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Pearson forms television division

Pearson, the multi-media group, will form a television division to expand its interests, especially in Europe and Asia.

Television Holdings will include Thames Television and Financial Times Television, in which Pearson has 100 per cent stakes, as well as its 17.5 per cent holding in BSkyB, 15 per cent in UK Gold, 15 per cent in UK Living, 14 per cent in Yorkshire-Tyne Tees and 10 per cent in Astra.

Bank to axe 3,750

BankAmerica Corp, America's second-largest bank, will shed up to 3,750 jobs worldwide - 3.8 per cent of its workforce - by the end of 1994 to cut costs by an estimated dollars 250m.

BAe still hopeful

John Cahill, chairman of British Aerospace, left Taipei after holding what were described by the Taiwan Aerospace Corporation as 'very constructive' talks on the regional jet joint venture.

Pounds 5m Abacus jackpot

Three directors of Abacus, the electrical components distributor that is hoping to come to the stock market next month, will be worth pounds 5m. Brian Murdoch, chief executive, Peter Griffith- Jones, finance director, and Peter Warsany each own 14.1 per cent of Abacus.

BSM in demand

Intermediaries subscribed for 16.5 million shares in BSM, the driving school, 68 per cent more than their allocation. A further 9.9 million were placed with institutions, and 87,540 were allocated to employees. Dealings start on Wednesday.

Print plan scrapped

News International is scrapping plans to buy an Irish print plant, and reviewing options for printing in Ireland.

Pounds 6.7m Wembley sale

Wembley has sold its interest in National Leisure Catering and the business of Yankee Doodle to the management of NLC for about pounds 6.7m cash.

130 lose power game

South Western Electricity's SWEB retail unit will reduce its servicing operations, with the loss of 130 jobs.

Nissan to pay on merit

Nissan of Japan will pay white- collar workers on individual merit, breaking with the traditional Japanese system based on age and years of service.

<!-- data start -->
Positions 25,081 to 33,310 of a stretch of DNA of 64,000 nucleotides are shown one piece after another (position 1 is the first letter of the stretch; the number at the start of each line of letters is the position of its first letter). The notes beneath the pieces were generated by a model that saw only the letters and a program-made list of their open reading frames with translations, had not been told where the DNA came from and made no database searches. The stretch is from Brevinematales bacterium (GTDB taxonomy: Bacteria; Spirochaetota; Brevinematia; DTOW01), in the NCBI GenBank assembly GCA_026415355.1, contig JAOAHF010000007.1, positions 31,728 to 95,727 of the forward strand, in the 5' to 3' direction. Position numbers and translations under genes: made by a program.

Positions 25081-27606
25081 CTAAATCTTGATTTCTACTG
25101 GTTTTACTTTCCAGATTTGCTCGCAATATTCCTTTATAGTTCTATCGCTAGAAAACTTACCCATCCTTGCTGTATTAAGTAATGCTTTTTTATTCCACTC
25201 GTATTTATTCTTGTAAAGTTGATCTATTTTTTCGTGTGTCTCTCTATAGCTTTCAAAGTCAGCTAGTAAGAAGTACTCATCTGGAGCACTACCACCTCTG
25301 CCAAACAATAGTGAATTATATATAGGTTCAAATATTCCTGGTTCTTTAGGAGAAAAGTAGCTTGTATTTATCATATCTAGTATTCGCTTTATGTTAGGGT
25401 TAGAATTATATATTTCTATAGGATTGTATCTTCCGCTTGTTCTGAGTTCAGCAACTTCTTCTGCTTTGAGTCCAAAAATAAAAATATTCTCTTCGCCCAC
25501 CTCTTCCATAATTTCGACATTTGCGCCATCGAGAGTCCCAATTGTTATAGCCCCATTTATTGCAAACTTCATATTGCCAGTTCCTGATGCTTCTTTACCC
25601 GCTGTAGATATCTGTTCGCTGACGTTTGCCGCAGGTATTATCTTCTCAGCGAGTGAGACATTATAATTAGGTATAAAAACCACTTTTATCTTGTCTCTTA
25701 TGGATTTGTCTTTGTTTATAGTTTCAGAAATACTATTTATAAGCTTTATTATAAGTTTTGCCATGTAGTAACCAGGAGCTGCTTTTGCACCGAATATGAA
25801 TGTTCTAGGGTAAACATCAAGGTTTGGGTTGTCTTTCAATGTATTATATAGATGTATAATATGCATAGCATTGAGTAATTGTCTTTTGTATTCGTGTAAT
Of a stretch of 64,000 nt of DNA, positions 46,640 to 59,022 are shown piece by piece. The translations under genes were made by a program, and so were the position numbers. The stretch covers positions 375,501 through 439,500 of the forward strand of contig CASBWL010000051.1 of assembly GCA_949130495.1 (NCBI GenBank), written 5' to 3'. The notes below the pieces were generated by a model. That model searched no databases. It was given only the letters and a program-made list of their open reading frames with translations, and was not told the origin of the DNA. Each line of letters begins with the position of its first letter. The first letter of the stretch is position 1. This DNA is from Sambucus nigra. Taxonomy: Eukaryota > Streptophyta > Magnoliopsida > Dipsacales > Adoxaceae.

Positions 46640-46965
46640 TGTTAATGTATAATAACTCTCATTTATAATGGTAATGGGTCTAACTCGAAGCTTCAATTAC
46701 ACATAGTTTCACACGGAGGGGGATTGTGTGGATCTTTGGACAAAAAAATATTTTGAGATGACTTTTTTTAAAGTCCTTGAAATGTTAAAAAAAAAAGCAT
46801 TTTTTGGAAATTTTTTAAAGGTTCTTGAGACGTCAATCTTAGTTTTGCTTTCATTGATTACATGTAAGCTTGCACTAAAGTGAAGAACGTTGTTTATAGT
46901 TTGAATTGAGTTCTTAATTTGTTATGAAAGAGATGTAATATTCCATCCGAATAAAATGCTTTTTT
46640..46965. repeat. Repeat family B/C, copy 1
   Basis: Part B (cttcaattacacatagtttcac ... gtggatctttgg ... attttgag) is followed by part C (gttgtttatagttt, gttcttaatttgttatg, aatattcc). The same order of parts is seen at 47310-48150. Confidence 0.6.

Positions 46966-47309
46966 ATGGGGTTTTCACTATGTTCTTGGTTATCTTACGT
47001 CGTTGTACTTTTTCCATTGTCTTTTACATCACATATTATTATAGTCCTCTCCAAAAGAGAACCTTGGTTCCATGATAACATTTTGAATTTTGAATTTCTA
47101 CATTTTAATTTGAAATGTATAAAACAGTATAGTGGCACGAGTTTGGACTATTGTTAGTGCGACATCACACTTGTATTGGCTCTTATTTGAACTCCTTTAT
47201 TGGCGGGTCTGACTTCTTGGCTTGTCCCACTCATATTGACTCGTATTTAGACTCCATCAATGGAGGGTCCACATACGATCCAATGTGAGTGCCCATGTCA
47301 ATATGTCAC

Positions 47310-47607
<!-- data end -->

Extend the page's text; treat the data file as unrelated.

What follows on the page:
China watchdog bites

China's securities watchdog fined the country's first corporate raider, Bao An Enterprises, after ruling the firm broke the rules in its aborted takeover of Shanghai Yanzhong Industrial.

World Markets

New York: A slump in bond prices largely reversed steep early gains in blue chips, leaving the Dow Jones Industrial Average 13.14 ahead at 3,649.30.

Tokyo: The yen's fall against the dollar brought improved trade and an 85.41-point gain by the Nikkei average to 20,164.03.

Hong Kong: Profit-takers pulled the Hang Seng index down 163.36 (1.8 per cent) to 8,719.32.

Sydney: The All Ordinaries edged up one point to 2,061.4.

Bombay: Short-covering by speculators helped the index to add 27.79 points to 2,717.56.

Johannesburg: As gold stocks tracked the falling bullion price, industrials drifted. The overall index lost 33 points to 3,872.

Paris: The cut in leading French interest rates sent the CAC-40 index to a record 2,231.86 with an advance of 32.14 - nearly 1.5 per cent - in very heavy trade.

Frankfurt: The DAX index hit a record closing high of 2,066.17 after gaining 31.48 points in the wake of the interest rate cuts.

Vienna: Rate cuts also had a beneficial effect on the Austrian market, with the ATX index adding 3.57 points to 1,074.58

London: Report, page 24.

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